French researchers have found that Egyptians, Greek and Romans were using nanotechnology to dye their hair several thousands years ago. In "Nanotechnology in Cosmetics - 2000 Years Ago...," Nanowerk Spotlight reports they were using lead compounds which generated lead sulfide (PbS) nanocrystals with a diameter of only 5 nanometers. At a moment where many people wonder if the use of nanoparticles is safe, it's good to know that nanotechnology has been widely used for a very long time. But read more...
Let's start with an introduction about Nanowerk . This is the home of the Nanomaterial Database, a "tool for the nanotechnology community to research and buy nanomaterials from many suppliers worldwide" which currently contains 1,321 nanoparticles from 91 suppliers.
Now, let's move to the recent Nanowerk news release about the use of nanocosmetics in Ancient Egypt and elsewhere. Nanowerk talked to Dr. Philippe Walter from the Centre de recherche et de restauration des musées de France (C2RMF) in Paris.
"For thousands of years, cosmetics have been used and were made by the judicious combination of naturally available minerals with oils, various creams, or water. Since the Greco-Roman period, organic hair dyes obtained from plants such as henna have been used, but other unusual formulas based on lead compounds, such as the recipes describing several methods to dye hair and wool black, were also common. It is remarkable that these Greco-Roman techniques have been used up to modern times."
In recent experiments, Walter and his colleagues "showed that an ancient dyeing process for blacking hair is a remarkable illustration of synthetic nanoscale biomineralization." As an example, you can see on the right three microphotographs of hair transverse cross sections (thickness is about 10 micrometers). From top to bottom, the images show the "progressive blackening during treatment with lime and lead oxide in water" (top: no treatment; middle: after 6 hours; bottom: after 72 hours). (Credit: American Chemical Society's Nano Letters)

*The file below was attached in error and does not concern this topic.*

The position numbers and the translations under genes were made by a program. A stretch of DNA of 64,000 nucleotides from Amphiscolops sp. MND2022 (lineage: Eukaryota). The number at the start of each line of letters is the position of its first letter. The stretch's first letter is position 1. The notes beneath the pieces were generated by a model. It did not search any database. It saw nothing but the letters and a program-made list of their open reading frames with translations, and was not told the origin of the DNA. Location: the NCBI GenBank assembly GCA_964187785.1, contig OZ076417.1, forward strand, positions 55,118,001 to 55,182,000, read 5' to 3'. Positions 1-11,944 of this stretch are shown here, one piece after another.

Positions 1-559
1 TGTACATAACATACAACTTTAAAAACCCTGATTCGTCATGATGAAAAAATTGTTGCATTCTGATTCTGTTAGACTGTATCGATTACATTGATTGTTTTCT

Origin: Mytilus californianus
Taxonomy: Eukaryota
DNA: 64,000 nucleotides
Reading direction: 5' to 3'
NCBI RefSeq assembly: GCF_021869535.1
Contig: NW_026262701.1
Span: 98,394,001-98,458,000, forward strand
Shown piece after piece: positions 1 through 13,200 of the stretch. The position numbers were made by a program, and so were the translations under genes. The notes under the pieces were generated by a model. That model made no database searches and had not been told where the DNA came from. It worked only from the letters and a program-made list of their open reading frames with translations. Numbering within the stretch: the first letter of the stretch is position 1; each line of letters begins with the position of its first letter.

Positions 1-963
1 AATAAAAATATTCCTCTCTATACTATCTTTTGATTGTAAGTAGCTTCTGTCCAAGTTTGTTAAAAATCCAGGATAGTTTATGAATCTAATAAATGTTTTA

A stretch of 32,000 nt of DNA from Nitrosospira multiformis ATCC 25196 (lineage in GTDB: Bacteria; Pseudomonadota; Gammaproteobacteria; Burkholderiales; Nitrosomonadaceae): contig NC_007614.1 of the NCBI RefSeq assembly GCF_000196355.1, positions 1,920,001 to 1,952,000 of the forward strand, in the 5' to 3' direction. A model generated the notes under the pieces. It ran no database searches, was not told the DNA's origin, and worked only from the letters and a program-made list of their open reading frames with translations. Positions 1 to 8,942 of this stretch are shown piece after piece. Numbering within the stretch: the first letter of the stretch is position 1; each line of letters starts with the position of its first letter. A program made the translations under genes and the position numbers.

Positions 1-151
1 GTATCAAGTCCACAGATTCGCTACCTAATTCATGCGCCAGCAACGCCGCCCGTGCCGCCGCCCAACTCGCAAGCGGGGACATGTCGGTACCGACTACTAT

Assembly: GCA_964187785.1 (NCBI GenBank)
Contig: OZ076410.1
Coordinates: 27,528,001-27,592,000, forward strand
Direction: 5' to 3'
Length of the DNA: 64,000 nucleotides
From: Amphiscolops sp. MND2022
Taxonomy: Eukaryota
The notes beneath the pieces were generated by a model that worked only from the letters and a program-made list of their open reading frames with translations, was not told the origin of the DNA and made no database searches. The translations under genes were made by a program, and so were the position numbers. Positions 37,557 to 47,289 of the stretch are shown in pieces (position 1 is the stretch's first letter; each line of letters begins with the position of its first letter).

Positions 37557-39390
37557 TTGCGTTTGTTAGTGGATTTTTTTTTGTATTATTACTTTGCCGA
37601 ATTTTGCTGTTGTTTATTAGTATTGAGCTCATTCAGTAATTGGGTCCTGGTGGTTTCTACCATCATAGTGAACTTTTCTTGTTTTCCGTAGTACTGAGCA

Here are some more explanations about the hair structure and how it was affected by these dyes.
The hair shaft contains three principal concentric histological regions: the cuticle, the cortex, and the medulla. The researchers found the presence of PbS particles in the cuticle and the cortex, which modifies the optical aspect of the hair shaft irreversibly. Nevertheless, the hair mechanical properties are essentially unaffected because of the extremely small size and volume fraction of the crystals. This opened the application of the dye formula for 2000 years.
For their experiments, the researchers used "an ancient lead-based recipe to dye hair black."
They found that the treated hair showed the presence of galena nanocrystals with an average diameter of under 5 nm. Natural black hair color is due to melanin clusters of ca. 300 nm dispersed within the colorless keratin-based cortex of hair. Lead-based hair-dying chemicals generate a kind of melanin substitute produced by synthesis of PbS inside hair; but these blackening PbS particles are much smaller than melanin clusters by 4-5 orders of magnitude in volume.
For more information about the use of cosmetics based on lead in the Antiquity, here are some interesting places to visit:
So, if nanoparticles were used 4,000 years ago without hurting the Egyptian kings and queens, you can expect to see more and more cosmetics using nanotechnology.
Sources: Michael Berger, Nanowerk LLC news release, September 5, 2006; and various web sites
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